Meanwhile, it turns out that Sales Acceleration applications have built-in mechanisms to build a real and exciting relationship with a potential customer. What is more, they can force the vendors to implement the engagement strategy, even if the vendor is not convinced of it.

Let’s see how to apply the methods described above using the Salesbook application. 

  1. Start with a name. When you start your conversation with a potential customer, you can ask for their name and enter it into the system. You can also ask for an email address or other information that you need to know to continue the process. This data may appear later during the presentation of an offer, which will give the impression that it has already been strongly personalized for a person.
  2. Show who the company is. Salesbook allows you to present information about your company in many ways. We can add a textual description of your company’s history or include a graphical representation of major milestones. We can show photos of the company’s founders, key employees or customers. We can display an infographic showing the company in numbers, or a video of the office visit. Nothing stands in the way of explaining what the company believes in, how it builds relationships with its environment or how it supports charitable activities.
  3. Show who you are. The Salesbook will also help you show yourself as a salesman/adviser. You can show your experience, achievements, professional history or passions. This approach will shorten the distance in the relationship with the client and he will not see you as someone he does not know at all and therefore should trust you to a limited extent.
  4. A product that fits. One of the most important elements creating engagement is to convince the client that the offer he is dealing with is tailored to his real needs. That it will meet their expectations and that they will not pay for something that they may never use. For this purpose, the Salesbook uses surveys, configurators and calculators. Thanks to them, the salesman can interactively select individual elements of the offer and immediately enter them into the system in order to calculate, for example, the final price, the amount of the contribution or the time needed to complete the project. An offer constructed in this way will always seem to be closely matched, i.e. close to the customer.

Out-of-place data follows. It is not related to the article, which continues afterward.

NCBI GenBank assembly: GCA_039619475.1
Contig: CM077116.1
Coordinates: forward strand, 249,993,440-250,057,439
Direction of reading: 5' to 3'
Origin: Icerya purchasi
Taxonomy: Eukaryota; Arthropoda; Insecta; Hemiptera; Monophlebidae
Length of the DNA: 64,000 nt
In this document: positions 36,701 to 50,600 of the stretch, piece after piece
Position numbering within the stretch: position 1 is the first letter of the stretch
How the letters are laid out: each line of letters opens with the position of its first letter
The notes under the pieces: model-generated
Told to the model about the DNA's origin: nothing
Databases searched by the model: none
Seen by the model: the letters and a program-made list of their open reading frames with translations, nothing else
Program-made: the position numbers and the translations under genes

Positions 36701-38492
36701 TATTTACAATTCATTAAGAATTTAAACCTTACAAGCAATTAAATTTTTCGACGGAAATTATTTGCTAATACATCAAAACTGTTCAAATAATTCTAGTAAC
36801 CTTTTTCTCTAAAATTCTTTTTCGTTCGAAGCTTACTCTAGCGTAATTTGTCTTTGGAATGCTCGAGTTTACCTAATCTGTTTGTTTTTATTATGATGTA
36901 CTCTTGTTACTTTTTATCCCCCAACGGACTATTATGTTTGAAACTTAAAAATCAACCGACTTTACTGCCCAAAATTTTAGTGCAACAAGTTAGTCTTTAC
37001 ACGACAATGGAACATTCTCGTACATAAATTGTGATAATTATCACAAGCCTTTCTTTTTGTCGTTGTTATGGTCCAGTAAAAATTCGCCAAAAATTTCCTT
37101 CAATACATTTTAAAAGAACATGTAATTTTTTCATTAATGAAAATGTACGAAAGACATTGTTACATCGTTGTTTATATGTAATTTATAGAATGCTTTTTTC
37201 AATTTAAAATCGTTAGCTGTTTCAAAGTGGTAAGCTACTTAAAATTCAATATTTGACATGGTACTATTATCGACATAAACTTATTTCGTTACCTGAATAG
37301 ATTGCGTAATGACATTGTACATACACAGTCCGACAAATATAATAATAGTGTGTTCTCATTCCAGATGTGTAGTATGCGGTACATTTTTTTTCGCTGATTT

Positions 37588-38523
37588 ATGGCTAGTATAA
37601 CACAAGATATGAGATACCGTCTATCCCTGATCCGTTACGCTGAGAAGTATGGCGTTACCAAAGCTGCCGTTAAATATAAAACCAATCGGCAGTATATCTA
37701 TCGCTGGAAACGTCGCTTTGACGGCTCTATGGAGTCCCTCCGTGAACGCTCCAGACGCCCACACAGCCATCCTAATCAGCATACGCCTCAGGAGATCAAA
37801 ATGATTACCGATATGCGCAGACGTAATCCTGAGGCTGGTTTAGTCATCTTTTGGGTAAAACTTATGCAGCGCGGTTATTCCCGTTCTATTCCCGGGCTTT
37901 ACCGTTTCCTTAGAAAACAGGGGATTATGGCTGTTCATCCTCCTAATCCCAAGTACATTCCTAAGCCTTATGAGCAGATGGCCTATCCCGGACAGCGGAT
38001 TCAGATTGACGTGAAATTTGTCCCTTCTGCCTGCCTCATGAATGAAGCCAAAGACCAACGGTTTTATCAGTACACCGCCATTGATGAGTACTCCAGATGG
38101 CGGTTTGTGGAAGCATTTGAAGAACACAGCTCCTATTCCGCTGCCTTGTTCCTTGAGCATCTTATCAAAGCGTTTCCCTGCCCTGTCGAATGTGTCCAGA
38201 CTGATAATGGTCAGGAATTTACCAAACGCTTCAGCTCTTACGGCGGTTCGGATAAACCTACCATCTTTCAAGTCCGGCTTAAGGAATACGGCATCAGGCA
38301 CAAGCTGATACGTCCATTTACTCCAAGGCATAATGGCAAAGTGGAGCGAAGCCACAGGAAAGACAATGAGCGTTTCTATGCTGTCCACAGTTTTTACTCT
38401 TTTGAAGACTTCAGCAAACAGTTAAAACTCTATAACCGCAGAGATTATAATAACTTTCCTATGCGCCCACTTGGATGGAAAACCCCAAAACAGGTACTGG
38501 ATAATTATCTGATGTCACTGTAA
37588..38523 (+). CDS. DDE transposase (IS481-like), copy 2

5. Action. Salesbook in a way forces action on both sides of the sales process. Each meeting may end with a form planning further actions, such as making an appointment for a phone call. Moreover, after each meeting, the customer receives an e-mail with a detailed summary of the findings and the documents that we decided to send him, such as an offer or presentation.

To sum up, Sales Acceleration tools – by means of a process built into them, which realizes specific sales steps – allow to present the company’s value, very precisely match the offer to a specific customer and take into account his real needs. Even if we do not have salespeople on board who can engage the customer in the sales process using their natural abilities, we can design the whole scheme of the conversation in such a way as to be sure that certain parameters will appear in it.

PS. If you want to try a Sales Acceleration tool in your company, use the following form: test the demo. Salesbook is the first application of this type on the Polish market – it already effectively helps salesmen in companies such as Mercedes-Benz, BMW Motorrad or Prudential.